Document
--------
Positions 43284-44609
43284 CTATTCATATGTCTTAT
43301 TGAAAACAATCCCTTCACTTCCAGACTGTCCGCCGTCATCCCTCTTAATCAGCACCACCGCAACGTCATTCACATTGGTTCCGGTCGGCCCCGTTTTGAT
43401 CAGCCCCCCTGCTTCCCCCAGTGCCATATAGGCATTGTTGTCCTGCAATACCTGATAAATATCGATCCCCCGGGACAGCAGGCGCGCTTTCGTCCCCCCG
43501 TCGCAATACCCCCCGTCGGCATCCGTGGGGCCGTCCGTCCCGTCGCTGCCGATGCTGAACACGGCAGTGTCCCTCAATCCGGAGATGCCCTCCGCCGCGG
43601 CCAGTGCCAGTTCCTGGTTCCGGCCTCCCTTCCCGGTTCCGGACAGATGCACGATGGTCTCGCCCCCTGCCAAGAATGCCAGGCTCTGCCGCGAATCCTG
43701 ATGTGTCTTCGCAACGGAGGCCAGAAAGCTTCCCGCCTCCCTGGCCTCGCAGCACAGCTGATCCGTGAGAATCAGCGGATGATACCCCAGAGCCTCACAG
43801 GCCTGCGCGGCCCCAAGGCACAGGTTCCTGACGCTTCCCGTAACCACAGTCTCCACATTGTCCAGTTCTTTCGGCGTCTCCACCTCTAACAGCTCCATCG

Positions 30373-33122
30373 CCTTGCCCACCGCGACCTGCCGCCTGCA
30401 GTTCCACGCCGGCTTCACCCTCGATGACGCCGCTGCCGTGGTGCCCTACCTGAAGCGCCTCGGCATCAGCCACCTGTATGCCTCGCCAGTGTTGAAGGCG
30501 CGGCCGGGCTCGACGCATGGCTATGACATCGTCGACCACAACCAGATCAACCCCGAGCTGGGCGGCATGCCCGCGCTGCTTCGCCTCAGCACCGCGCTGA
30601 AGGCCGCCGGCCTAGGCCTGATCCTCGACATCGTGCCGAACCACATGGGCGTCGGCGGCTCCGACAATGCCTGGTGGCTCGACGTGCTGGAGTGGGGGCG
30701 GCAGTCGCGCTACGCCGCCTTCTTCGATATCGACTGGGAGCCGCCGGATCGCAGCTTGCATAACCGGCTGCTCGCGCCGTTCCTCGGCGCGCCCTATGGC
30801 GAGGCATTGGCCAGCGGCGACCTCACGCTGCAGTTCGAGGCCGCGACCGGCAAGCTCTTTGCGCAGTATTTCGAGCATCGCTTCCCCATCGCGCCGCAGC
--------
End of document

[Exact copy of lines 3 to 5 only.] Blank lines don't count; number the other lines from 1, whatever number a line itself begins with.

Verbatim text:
43301 TGAAAACAATCCCTTCACTTCCAGACTGTCCGCCGTCATCCCTCTTAATCAGCACCACCGCAACGTCATTCACATTGGTTCCGGTCGGCCCCGTTTTGAT
43401 CAGCCCCCCTGCTTCCCCCAGTGCCATATAGGCATTGTTGTCCTGCAATACCTGATAAATATCGATCCCCCGGGACAGCAGGCGCGCTTTCGTCCCCCCG
43501 TCGCAATACCCCCCGTCGGCATCCGTGGGGCCGTCCGTCCCGTCGCTGCCGATGCTGAACACGGCAGTGTCCCTCAATCCGGAGATGCCCTCCGCCGCGG